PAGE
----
Writing is a valuable skill in the real world. Regardless of what the future holds for a student, knowing how to present a claim in writing and support it with evidence can reap significant benefits in their future lives.
Ordinarily, this is known as argument writing, and every literature teacher should have a roadmap to teaching argument writing. Here is a sneak peek of some strategies that work.
Show Your Students How It’s Done
One of the best ways to teach students and reduce the chances of forgetting is adopting the visual aspect. You can use mentor texts or examples of written articles under the argument genre. You want the learners to get the idea from a quality piece of work, so the samples need to be actual articles.
However, you must note that students tend to lose concentration fast. If you want them to pay close attention, consider choosing a controversial topic or anything you believe is exciting.
You can have them read through different texts, compare them, and note how the authors integrate evidence to support their claims. Emphasize real stories, statistics, facts, and other moves employed by these professional authors.
Organize Formal and Informal Arguments
Knowing the starting point can be a bit challenging. It would be best to have an enticing way to draw the students’ attention, and holding informal arguments can be a solution. You can pick an interesting topic, divide students into sides, and support and oppose the motion.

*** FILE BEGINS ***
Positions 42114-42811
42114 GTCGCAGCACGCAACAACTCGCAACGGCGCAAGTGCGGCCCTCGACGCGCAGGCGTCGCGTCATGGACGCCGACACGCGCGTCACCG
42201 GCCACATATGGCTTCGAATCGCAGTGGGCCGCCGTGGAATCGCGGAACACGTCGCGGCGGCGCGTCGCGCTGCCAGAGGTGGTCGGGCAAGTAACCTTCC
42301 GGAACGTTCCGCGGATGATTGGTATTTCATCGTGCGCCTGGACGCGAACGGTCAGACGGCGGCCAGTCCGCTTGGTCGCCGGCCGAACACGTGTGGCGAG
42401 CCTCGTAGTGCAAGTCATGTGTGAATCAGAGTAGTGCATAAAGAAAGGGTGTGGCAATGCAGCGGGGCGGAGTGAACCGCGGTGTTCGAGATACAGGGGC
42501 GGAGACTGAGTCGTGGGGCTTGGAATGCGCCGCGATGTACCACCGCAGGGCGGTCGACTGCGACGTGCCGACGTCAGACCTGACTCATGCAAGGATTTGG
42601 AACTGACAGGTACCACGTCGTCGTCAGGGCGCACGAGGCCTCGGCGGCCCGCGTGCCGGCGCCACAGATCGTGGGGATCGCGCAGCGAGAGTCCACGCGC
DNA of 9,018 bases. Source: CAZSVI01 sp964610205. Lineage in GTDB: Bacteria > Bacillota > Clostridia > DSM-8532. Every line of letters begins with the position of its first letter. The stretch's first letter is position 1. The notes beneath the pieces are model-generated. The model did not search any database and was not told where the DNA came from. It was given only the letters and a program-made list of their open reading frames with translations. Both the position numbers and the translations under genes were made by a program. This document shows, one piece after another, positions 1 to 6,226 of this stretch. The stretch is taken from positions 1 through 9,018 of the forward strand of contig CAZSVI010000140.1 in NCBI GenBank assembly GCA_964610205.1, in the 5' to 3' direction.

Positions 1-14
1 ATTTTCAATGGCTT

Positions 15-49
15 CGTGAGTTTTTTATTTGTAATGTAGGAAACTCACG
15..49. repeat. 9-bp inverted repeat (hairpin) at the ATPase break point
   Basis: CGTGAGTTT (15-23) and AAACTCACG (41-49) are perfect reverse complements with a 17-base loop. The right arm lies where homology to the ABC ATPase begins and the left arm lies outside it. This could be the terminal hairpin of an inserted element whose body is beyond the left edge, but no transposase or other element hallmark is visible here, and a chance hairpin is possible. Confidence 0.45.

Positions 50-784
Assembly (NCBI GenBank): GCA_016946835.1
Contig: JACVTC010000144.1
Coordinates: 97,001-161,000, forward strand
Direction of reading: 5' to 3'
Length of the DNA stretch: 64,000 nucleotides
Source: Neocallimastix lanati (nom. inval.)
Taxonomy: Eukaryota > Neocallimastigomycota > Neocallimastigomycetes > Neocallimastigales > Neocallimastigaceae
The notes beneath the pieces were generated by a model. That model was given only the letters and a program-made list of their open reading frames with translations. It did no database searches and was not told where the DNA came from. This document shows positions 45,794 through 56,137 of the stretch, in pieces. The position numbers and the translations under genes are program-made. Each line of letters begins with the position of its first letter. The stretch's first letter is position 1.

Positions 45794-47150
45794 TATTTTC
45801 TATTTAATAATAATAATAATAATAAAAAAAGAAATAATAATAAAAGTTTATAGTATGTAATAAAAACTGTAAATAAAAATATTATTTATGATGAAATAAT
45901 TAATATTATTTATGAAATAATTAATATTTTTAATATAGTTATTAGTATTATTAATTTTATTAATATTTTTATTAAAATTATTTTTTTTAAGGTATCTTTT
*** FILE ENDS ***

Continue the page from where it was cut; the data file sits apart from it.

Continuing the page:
It will be more of a debate with proposers and an opposing side. Students take turns supporting their side without necessarily having factual evidence.
After the informal debate, you can then provide another discussion topic and some articles to support both sides. Have the students read the pieces and look for more evidence.
Their arguments should now have the backing of evidence from these sources. Students can state their point of view along with supporting statements in the formal debate.
Show them a Writing Model and Give an Assignment.
At this point, students know a lot about arguments but would probably get stuck on how to organize arguments in writing. It would work if they can have argumentative writing worksheets.
They all have ideas from the mentor texts, examples, and the in-class views. You can now show them an outline of introducing an argument, arranging their points, and closing remarks.
Ideally, this should come with a rubric showing what is expected of them and the scores at each stage. You can also offer them a piece of work you have prepared, meeting all your desired standards.
Help them Build the Framework.
Before you let them go work on the assignment, take time to draft a framework for an essay or two with them. Here, you can have the students suggest a topic, develop a thesis statement, and plan the key points together.
Handle everything from scratch, incorporating things like speaking your thoughts to help them check how you organize thoughts into something sensible.
After this, students will be ready to tackle the assignments. Be sure to check their work, make corrections, and encourage continuous improvement. You can encourage them to read more written arguments and even recommend essays of experts you know.